Both as a student and as a professor, I have had the rare privilege of witnessing superlative teaching in a liberal arts environment. Some of my exceptional professors at Trinity College and my outstanding colleagues at Davidson College serve as role models for me. Two common characteristics of my favorite professors stand out: first, they are truly passionate about their discipline and second, they generously devote time and attention to the individual needs and challenges of every sincere student. I attempt to emulate these best practices while simultaneously adapting them to my own style.
The world is truly fascinating and studying it through the prism of economics is incredibly exciting, since the core concepts and basic tools of economics can shed light on almost any aspect of human affairs. Moreover, since economic intuition can be developed and communicated through any combination of verbal explanations, graphical representations, and mathematical formulations, students of economics can choose their preferred method of learning to bolster their understanding of the other two. Finally, economics, especially macroeconomics, is an extremely contentious discipline where leading academics and professionals advocate drastically different policy measures on the basis of reasonable but conflicting models that differ in terms of their positive assumptions and normative criteria. By carefully studying these different models and examining the applicability of their various positive assumptions and normative criteria, students can learn to simultaneously appreciate and engage opposing viewpoints.
As a teacher, I try to harness these features of economics to spark the interest of my students and make my classes come alive. While I recognize that students need to obtain a thorough understanding of certain common topics, through the different courses that I teach and the research projects I mentor, I offer students the opportunity to further explore the questions that interest them the most. I expect and require students to be adept at explaining economic concepts verbally, graphically, and mathematically but they are free to use any of the three as their primary approach. Similarly, though I teach several different macroeconomic models, I emphasize that no one model is uniquely correct and encourage students to evaluate the merits of each of those models on their own. Ultimately, my goal is to foster critical thinking, analytical skills, and a deeper appreciation for the broad applicability of economics in several important contexts relevant to individual students and of significance to society at large as well.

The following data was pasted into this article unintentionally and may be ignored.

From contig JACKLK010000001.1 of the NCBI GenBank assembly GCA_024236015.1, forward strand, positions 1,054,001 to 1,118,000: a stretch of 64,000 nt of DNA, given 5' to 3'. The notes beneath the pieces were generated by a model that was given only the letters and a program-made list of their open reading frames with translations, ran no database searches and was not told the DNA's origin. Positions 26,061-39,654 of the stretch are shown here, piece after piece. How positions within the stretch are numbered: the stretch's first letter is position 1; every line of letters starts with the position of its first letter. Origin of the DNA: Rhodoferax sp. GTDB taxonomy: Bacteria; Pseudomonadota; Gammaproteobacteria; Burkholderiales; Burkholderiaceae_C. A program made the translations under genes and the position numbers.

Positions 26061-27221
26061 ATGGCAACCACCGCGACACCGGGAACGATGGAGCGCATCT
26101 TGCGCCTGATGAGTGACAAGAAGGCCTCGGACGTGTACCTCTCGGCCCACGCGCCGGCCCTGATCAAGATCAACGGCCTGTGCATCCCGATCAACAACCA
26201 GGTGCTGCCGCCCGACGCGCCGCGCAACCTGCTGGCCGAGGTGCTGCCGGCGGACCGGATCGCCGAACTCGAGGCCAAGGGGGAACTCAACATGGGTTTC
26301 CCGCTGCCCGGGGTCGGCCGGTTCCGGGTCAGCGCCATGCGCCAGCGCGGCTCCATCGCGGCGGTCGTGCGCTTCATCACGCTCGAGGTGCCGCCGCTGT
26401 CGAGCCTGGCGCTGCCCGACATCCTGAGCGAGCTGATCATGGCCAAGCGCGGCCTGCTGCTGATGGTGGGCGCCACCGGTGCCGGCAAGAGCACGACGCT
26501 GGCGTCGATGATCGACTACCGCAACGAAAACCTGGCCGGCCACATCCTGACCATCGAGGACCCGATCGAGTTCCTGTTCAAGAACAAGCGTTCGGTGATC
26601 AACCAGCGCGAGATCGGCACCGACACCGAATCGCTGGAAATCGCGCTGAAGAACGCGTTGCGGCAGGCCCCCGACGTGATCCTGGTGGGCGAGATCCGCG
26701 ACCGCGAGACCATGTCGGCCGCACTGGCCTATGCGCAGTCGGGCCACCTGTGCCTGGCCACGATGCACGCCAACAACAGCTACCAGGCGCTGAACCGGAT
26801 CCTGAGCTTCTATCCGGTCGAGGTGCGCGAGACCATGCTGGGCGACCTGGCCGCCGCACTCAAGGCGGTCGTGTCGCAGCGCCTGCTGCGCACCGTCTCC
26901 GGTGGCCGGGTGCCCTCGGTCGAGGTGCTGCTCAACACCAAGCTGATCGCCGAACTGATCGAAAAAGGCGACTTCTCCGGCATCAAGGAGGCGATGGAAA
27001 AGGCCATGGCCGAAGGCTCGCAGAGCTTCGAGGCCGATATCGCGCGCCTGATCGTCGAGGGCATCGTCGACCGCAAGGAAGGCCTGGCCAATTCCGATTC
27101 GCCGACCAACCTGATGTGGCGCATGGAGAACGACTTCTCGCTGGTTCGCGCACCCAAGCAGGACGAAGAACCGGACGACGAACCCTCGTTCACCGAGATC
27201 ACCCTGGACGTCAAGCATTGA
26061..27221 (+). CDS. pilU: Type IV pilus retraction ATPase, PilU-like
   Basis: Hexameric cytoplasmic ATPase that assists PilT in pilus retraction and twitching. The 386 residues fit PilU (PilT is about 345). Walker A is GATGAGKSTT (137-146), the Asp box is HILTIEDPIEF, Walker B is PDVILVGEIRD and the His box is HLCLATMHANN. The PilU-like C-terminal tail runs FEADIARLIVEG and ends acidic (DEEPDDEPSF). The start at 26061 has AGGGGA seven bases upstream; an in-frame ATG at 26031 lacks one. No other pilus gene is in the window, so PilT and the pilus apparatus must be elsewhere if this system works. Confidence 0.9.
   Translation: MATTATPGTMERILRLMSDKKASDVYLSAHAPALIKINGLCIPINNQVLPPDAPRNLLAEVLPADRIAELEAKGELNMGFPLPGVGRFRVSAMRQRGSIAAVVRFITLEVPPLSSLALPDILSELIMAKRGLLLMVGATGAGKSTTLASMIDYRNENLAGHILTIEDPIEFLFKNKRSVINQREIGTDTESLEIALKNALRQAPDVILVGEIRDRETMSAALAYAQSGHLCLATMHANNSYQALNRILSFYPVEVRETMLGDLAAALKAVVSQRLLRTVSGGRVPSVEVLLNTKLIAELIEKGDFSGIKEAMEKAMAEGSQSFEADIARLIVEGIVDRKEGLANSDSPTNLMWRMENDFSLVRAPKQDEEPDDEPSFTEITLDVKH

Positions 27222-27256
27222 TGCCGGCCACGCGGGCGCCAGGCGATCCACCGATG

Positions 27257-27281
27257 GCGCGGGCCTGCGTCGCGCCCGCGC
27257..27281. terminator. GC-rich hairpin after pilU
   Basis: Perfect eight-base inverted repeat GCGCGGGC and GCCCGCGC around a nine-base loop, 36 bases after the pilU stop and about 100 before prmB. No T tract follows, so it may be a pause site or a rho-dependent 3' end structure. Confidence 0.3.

Sample Course Syllabuses
- Eco 203 – Intermediate Macroeconomic Theory
- Eco 205 – Econometrics
- Eco 232 S – The Economics of Migration
- Eco 316 – Computational Economics (contact me if you would like access to additional course material)
- Eco 337 – International Trade
- Eco 395 – Introduction to Graduate Macroeconomics
- July Experience – Economic Policy Debates